The performances by guru Rhadha and her disciple, Tara Raman, were commendable.
For the Hamsadhwani NRI Music and Dance Festival dedicated to vidushi D.K.Pattammal, veteran dancer-Guru Rhadha and her student Tara Raman presented a Bharatanatyam recital that she dedicated to her teacher, Guru Vazhuvoor Ramiah Pillai in his birth centenary. ‘Jayasudha Purivasa' (Kedaram), the signature Todayamangalam opening for a performance of the Vazhuvoor style of Bharatanatyam heralded the start of Rhadha's performance, which turned out to be a marathon 135 minutes of undiluted, vintage Vazhuvoor. Graceful, rounded movements, catchy rhythms, short nritta segments, muzhu mandi adavus (fully seated stances) and signature eye movements, were some of the striking features of Rhadha's style.
However, it is the dancer's stamina, literally and otherwise, that made the biggest impression. Having spent the early part of her life and career under the shadow of a celebrity sister Kamala, Rhadha had to wait for her turn. It was her staying power that helped her establish herself as a guru and a performer. The same staying power keeps her fit and agile in her late sixties and sets her apart from many contemporaries and younger dancers today.
Rhadha's Ramayana ragamalika kriti ‘Bhavayami Raghuramam' was a 50-minute solo enactment of the epic. Many little incidents, interspersed with jathis and chittaswarams, came alive with the dancer's mature role play. As she went through Rama's life in the charanam sahitya starting with killing of the demon Subahu, Rhadha always stopped to provide the context. In reference to Rama freeing Ahalya from the curse, the story of Indira's misbehaviour and Sage Gautama's anger were retold. Similarly, the Sita Swayamvaram scene, the Kaikeyi- Manthara conversation, the Mareecha episode and the drawing of the Lakshman rekha after Sita's hurtful words to Lakshmana, put the events in context. Rhadha did not tire while detailing them and kept the pace of the kriti at an even keel.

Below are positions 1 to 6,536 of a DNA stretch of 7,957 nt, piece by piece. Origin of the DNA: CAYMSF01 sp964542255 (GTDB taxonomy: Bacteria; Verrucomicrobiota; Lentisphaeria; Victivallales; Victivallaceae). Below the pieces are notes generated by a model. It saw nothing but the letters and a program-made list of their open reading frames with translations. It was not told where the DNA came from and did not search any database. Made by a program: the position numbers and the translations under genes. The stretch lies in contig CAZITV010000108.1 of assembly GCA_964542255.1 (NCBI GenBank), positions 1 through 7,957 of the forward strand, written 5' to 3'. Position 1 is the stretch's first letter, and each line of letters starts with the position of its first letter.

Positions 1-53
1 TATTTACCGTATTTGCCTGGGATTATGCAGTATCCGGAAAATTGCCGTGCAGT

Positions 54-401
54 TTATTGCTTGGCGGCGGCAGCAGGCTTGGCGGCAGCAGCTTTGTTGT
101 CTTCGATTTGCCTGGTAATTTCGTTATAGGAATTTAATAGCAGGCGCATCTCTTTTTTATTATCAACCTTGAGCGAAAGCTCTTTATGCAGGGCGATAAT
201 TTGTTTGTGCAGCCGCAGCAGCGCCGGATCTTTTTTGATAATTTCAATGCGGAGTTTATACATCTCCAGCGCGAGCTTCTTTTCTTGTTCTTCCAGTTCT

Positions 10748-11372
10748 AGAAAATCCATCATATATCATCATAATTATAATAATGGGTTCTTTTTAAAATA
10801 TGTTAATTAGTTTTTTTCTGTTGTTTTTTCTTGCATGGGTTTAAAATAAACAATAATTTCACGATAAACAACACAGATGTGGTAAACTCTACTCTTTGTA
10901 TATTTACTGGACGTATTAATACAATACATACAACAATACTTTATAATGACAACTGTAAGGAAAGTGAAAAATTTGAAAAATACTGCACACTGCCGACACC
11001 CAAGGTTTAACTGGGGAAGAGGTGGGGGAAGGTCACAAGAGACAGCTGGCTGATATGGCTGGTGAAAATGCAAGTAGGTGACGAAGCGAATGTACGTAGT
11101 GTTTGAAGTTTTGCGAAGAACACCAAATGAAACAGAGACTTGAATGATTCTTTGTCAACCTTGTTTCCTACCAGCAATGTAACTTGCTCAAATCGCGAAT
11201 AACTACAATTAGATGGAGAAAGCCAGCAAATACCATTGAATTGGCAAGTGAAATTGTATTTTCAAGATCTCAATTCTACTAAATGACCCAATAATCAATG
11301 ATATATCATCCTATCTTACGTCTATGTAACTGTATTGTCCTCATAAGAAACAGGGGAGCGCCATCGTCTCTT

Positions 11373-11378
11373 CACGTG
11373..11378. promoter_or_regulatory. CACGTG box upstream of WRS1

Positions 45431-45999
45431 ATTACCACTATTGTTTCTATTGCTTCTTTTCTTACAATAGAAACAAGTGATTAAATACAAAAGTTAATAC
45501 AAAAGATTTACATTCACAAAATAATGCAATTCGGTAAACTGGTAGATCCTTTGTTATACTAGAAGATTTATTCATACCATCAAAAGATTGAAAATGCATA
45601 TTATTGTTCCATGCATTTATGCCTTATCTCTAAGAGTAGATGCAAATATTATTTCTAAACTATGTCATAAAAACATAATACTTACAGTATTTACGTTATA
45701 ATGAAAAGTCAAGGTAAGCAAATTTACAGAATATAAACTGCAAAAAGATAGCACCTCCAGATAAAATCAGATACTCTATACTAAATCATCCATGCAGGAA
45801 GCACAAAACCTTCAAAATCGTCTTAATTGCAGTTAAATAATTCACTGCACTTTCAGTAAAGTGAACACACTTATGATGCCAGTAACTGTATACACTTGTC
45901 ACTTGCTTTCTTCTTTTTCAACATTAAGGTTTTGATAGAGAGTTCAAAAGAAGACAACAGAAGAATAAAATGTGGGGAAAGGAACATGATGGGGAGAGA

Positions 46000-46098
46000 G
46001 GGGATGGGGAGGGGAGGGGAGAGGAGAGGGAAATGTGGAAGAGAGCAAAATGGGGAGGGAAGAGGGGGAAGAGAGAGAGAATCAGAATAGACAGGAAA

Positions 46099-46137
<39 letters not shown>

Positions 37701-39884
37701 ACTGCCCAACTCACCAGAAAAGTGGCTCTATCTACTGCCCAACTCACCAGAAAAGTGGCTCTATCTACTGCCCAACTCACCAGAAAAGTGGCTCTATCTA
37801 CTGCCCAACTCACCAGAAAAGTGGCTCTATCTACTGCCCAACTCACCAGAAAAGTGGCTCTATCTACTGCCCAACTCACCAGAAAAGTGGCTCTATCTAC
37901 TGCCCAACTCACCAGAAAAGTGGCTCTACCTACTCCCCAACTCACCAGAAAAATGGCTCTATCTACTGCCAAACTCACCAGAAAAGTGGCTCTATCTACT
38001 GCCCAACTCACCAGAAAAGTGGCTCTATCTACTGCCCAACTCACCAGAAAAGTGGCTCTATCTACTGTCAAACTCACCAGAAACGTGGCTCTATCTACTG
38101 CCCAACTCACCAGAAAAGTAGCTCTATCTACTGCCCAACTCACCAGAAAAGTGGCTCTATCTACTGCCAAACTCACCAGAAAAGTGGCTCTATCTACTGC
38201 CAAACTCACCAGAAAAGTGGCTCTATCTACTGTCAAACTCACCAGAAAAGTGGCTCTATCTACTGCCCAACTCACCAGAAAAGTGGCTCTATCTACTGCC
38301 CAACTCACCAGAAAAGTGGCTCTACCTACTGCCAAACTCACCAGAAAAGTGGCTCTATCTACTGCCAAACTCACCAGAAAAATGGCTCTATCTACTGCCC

With minimal breaks in between, Rhadha performed ‘Jagadodharana' (Kapi), ‘Yaarukkagilum Bhayama' (Begada), ‘Natanam Aadinar' (Vasantha) and a thillana (Kedaram, Adi). The dancing Nataraja piece brought out Rhadha's agility and effervescence. The ‘original' choreography by guru Ramiah Pillai was a very vigorous one and packed with little but telling gestures like the small wave of the pathakam mudra and a slight slant of the torso to show Nataraja's hair flying.
Tara Raman, a highly-poised disciple, also accompanied Rhadha that evening. Her footwork and grace were commendable but her skirt-costume seemed to restrict her movements. Guru and sishya performed the finale (a Vazhuvoor original) that was marked for its long drawn out mei adavus. It capped a long but tasteful evening of good music and dance. The orchestra had Adit Narayan (nattuvangam), Nandini Anand (vocal), Dhananjayan (mridangam) and M.S. Kannan (violin), a committeed group who followed and enhanced every mood in the recital.